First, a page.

Laura Miller lists the Best Books of 2004 in Salon.
A brief run down here, since following the link means sitting through an ad for access:
Case Histories by Kate Atkinson (Hurray! Will be on my year’s best list, too)
“An exploration of the loss, grief, and misplaced guilt that torment three clients who hire Jackson Brodie, an irresistibly grumpy divorced father working as a private investigator in Cambridge, England.”
“If Lorrie Moore decided to write a genre-busting detective novel it might resemble Case Histories, a book in which people take precedence over puzzles and there’s no greater mystery than the resurrection of hope."
Jonathan Strange and Mr Norrell by Susanna Clarke (Not on my best list, but mighty fine nonetheless)
Clarke’s “capacious, digressive, amply footnoted and very original Jonathan Strange and Mr Norrell is a classic historical novel—only the history it’s based on just happens to be entirely fantastic.”
“As for her wondrous, image-rich depictions of her heroes’ spells (ships made of rain, a twilight land accessible only through mirror), that’s nothing less than pure sorcery.”
Happy Baby by Stephen Elliot
Petty criminals, Chicago group homes, chapters that jump backward in time, “a wincing, dogged search for the truth,” and published by McSweeney’s/MacAdam Cage.
I’d never even heard of this one. The above makes it sound interesting, but I’m not providing the elements of the book that make me disinclined to read it because listing them might make this blog show up in searches for Things Unsavory.
The Line of Beauty by Alan Hollinghurst
C. snagged this one off the new book cart yesterday (I snatched The Falls by Joyce Carol Oates and The Know-It-All by A. C. Jacobs), so I’ll have to wait a bit to get to this one.
Snow by Orhan Pamuk (Another one from my year’s best list)
“What’s it like for a disillusioned, secular idealist to witness his nation losing faith in the future and sliding back into the rigidity of religious fundamentalism?”
There’s a discussion of this at Readerville in, I believe, February, but I’ve gotten the idea somehow along the way that I ought to read Dostoevsky’s Demons before rereading it, so I might not be quite on track. Also, a yahoo group I’m on is reading Pamuk’s My Name is Red in January, and I’m tempted to reread that one, too. I just don’t know. I have at least three other books about Turkey here on the shelves, including another Pamuk.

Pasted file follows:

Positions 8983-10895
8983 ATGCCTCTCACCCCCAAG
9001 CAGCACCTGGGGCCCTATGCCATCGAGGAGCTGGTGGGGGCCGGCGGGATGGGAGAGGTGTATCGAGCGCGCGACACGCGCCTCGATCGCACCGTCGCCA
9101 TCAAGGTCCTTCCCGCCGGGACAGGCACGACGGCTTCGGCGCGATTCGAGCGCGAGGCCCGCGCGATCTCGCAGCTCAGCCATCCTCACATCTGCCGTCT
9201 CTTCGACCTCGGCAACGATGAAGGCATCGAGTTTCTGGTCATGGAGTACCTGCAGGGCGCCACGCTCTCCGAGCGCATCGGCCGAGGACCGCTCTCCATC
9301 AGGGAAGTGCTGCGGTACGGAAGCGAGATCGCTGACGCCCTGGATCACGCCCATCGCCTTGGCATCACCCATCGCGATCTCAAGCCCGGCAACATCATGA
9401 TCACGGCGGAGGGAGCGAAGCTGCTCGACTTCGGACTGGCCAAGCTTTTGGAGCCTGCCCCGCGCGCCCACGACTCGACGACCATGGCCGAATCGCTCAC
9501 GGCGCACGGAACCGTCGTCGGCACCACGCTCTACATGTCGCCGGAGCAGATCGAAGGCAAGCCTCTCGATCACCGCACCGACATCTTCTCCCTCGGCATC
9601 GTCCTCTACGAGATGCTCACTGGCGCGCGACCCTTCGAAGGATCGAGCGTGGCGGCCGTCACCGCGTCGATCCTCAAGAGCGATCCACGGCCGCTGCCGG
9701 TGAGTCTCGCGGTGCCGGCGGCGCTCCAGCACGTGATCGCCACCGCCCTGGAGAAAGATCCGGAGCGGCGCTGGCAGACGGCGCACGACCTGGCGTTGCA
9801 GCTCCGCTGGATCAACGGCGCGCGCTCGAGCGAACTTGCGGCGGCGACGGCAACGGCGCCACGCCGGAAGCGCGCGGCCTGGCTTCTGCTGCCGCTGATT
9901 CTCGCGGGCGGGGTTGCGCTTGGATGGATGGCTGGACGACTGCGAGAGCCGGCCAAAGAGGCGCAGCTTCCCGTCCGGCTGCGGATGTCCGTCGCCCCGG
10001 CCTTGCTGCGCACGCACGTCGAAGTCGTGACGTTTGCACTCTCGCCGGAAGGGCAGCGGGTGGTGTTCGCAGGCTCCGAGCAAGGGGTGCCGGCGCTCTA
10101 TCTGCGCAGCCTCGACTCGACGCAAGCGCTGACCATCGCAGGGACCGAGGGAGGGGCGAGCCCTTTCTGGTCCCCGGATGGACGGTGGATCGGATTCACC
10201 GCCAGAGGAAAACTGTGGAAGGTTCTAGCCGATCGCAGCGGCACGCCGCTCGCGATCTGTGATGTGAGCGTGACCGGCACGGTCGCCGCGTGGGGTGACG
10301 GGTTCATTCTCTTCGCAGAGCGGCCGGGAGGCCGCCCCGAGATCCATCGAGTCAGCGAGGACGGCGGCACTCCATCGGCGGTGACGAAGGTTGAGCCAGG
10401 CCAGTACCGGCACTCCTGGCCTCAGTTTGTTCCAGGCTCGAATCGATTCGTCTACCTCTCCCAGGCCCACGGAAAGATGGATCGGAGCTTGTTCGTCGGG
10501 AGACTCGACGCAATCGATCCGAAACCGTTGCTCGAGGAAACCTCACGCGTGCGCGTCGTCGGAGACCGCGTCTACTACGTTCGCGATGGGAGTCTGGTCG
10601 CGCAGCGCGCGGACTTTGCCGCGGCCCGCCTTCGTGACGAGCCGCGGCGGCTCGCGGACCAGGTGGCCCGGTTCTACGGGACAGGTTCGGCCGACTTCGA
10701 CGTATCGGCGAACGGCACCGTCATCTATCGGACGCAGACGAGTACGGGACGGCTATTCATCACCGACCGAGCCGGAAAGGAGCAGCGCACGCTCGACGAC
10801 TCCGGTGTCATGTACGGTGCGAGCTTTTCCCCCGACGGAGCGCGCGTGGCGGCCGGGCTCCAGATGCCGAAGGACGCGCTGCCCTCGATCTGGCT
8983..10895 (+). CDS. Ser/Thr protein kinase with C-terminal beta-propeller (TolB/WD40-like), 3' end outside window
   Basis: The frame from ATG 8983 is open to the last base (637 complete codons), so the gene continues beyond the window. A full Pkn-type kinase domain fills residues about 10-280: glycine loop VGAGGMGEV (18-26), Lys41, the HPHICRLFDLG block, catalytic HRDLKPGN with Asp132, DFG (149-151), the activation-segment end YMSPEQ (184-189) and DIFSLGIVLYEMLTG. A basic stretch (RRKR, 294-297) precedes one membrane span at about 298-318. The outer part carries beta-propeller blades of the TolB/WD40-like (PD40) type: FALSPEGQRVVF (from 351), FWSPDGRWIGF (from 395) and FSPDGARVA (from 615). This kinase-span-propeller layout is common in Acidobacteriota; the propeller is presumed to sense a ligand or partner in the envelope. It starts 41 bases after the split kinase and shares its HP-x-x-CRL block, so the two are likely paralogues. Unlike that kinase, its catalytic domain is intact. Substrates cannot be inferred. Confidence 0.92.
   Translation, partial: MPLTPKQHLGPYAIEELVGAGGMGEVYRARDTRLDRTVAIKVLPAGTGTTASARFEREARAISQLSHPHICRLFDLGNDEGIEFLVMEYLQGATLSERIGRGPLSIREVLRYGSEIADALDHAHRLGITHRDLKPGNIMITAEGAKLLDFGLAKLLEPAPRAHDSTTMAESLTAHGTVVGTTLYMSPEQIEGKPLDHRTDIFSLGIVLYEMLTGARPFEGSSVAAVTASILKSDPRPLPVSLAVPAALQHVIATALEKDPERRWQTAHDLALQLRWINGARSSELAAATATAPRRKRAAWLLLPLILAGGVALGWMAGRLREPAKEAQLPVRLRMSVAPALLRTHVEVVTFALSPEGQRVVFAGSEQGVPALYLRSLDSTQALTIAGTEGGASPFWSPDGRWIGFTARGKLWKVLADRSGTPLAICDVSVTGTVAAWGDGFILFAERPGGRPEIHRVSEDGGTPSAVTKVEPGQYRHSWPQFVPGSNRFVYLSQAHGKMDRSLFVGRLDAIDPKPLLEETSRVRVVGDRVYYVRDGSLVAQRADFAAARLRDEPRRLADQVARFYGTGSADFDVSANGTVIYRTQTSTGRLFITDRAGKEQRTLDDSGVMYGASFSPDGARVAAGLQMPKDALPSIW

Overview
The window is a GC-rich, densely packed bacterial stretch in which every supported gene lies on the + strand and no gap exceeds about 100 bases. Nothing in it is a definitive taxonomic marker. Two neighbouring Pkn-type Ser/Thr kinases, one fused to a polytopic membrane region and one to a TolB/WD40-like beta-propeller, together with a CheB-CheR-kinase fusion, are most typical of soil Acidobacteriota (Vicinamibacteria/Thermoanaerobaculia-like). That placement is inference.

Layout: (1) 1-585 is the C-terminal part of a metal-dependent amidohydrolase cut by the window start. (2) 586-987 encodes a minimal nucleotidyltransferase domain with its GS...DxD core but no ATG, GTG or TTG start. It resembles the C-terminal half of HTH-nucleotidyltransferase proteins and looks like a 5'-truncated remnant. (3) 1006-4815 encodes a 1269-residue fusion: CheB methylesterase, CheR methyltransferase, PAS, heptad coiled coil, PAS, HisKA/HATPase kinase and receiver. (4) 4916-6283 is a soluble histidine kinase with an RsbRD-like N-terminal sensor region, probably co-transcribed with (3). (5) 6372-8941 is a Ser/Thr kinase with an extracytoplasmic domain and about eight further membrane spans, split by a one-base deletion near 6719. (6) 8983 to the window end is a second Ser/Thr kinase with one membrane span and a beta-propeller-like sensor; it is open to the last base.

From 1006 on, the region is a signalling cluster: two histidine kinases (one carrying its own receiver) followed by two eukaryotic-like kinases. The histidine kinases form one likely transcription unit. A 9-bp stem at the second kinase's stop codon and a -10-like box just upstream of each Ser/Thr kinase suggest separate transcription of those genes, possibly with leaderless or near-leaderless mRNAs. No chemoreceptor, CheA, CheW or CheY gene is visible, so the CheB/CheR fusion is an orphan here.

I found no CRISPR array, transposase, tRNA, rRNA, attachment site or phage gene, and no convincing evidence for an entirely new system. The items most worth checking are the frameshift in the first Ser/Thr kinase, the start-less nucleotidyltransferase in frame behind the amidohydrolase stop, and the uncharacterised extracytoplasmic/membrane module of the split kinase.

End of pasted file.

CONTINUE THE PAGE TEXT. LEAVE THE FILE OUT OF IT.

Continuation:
Best Non-Fiction (I’d heard of none of these)
Arc of Justice: A Saga of Race, Civil Rights and Murder in the Jazz Age by Kevin Boyle
A sensational trial and Clarence Darrow, to boot. African-American Ossian Sweet moved into “a house in a white neighborhood in Detroit in 1925, and found himself fighting for his life and property against a mob of locals.”
Sounds interesting, but I hate reading trial stories, so nah.
Nightingale: the Extraordinary Upbringing and Curious Life of Miss Florence Nightingale by Gillian Gill
A bio that presents FL as one in “a long line of English radicals, freethinkers and even bohemians” while providing “a mercilessly skeptical eye to the pettiness and absurdities of the English class system.”
American Brutus: John Wilkes Booth and the Lincoln Conspiracies by Michael W. Kauffman
A “meticulous history with propulsive narrative power, a fresh take on one of the most examined events in American history”
A "Booth who was far more cunning, manipulative and talented than conventional wisdom would have us believe.”
Skeletons on the Zahara: A True Story of Survival by Dean King
“Gruesome fun”—a Connecticut-based merchant ship crew enslaved by nomads in the Sahara Desert in 1815.
The Working Poor: Invisible in America by David K. Shipler
“An old fashioned commitment to telling the whole story—in this case the reality that millions of Americans who work hard, full-time if not more, can’t keep their heads above water.”